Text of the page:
Utilize note-taking strategies Common note-taking abbreviations Do not try to perfect a definite system of “shorthand. ” You may select one or any combination of those ideas that fit your needs. • Symbols are especially helpful to students in engineering and mathematics. ≠ does not equal Δ change f frequency dept = department NYC = New York City • Use only the first syllable of a word. pol = politics dem = democracy lib = liberal cap = capitalism • Use the entire first syllable and only the first letter of the second syllable. subj = subject cons = conservative tot = totalitarianism ind = individual • Use symbols for commonly recurring connective or transitional words. & = and w/= with w/o= without vs= against • Eliminate final letters. Use just enough of the beginning of a word to form easily recognizable unit. assoc= associate, associated ach = achievement biol = biological info = information intro = introduction chem = chemistry con = concentration max = maximum rep = repetition • Omit vowels from the middle of words, and retain only enough constants to provide a recognizable skeleton of the word. bkgd = background ppd = prepared prblm = problem estmt = estimate gvt = government • Use an apostrophe. gov’t = government am’t = amount con’t = continued educat’l = educational
Organize information • Discuss reasons to organize information after taking notes. • Clear up points of confusion by talking with the instructor and/or classmates. If you don't have time after class, use email or raise the issue during the next class. • Use texts, online documents, and Internet searches to fill in missing points, find specific examples of themes or processes, and to clarify doubts. • Edit and expand notes as soon as possible. Mark what you consider big concepts. • Jot down in margins the notes of your own reflections, ideas, and questions. • Do assignments while the material is still fresh.
Organize information • Explain the impact that target audience has on the organization of information. • In the world of business, methods of organization can be used to convey an idea, relay information, assemble a procedure and seal a deal. • Methods of organization create order and direct the thoughts of the audience interacting with the information. • Whether it is creating a report, sorting data, presenting an idea or organizing facts, choosing a method of organization sets the stage for decision-making.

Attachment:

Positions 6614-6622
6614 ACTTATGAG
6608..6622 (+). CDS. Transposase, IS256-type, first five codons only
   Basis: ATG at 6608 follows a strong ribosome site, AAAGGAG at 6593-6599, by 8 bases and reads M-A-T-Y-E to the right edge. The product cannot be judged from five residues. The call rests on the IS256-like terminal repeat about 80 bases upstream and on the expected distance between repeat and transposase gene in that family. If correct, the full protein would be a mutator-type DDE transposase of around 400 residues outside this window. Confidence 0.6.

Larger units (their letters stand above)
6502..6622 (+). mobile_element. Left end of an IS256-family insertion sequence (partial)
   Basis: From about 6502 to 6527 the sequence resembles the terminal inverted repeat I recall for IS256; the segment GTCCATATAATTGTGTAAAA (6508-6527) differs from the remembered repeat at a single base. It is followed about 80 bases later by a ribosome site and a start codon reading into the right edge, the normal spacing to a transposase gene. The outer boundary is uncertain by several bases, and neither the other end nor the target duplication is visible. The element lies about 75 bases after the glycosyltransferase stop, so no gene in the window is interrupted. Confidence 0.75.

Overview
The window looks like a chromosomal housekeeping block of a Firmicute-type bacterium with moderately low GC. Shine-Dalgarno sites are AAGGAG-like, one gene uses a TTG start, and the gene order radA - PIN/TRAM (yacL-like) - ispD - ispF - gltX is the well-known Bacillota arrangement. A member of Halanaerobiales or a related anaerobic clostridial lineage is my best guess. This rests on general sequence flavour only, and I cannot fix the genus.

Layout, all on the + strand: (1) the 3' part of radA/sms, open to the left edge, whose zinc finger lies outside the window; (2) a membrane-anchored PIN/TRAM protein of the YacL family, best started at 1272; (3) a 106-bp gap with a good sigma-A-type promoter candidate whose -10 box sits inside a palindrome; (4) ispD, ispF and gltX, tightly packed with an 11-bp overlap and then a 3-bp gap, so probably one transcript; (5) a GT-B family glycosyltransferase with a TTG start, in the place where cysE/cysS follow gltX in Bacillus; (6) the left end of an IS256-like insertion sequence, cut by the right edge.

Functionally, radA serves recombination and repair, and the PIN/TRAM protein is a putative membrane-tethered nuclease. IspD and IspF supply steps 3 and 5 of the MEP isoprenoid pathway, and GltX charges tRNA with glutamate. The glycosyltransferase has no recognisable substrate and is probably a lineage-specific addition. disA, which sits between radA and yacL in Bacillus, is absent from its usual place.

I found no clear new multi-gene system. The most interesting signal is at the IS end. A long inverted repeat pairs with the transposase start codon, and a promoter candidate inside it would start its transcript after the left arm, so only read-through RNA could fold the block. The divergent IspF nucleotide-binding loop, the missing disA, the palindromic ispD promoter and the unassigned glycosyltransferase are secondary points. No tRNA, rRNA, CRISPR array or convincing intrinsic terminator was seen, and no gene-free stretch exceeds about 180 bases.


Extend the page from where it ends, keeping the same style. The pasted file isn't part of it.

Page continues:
Organize information • Common approaches to organizing/ordering information Method of Organizing Information Indexed order e. g. , Alphabetical Chronological order Description Example Items of a sequence can be arranged by some familiar characteristic. The most common is alphabetical. A method of organization in which actions or events are presented as they occur (or occurred) in time. Information presented in time sequence, either forward or backward, is chronological Alphabetical is a logical way to arrange a booklet on vitamins (A, B, B 1, and so on) or a directory of company employees. You can present events in the order in which they happened. History books are written this way. Inverted pyramid (aka anticlimactic order) The lead paragraph summarizes the story, and the following paragraphs present the facts in order of decreasing importance. You can use this format in journal articles, letters, memos, and reports. Useful for ranking items (such as candidates, where the best are placed first). Climatic order (aka clincher order) The arrangement of details or ideas in order of increasing importance or force: the principle of saving the best for last. It is frequently used in a sales pitch or for increasing motivation gradually. Designed to impel immediate action or leave a sweet taste in the reader’s mouth. Spatial/Geographical Order of location A method of organization in which details are presented as they are (or were) located in space-such as, from left to right or from top to bottom. Geographical organization is illustrated by the division of a business into sales by state, county, or city.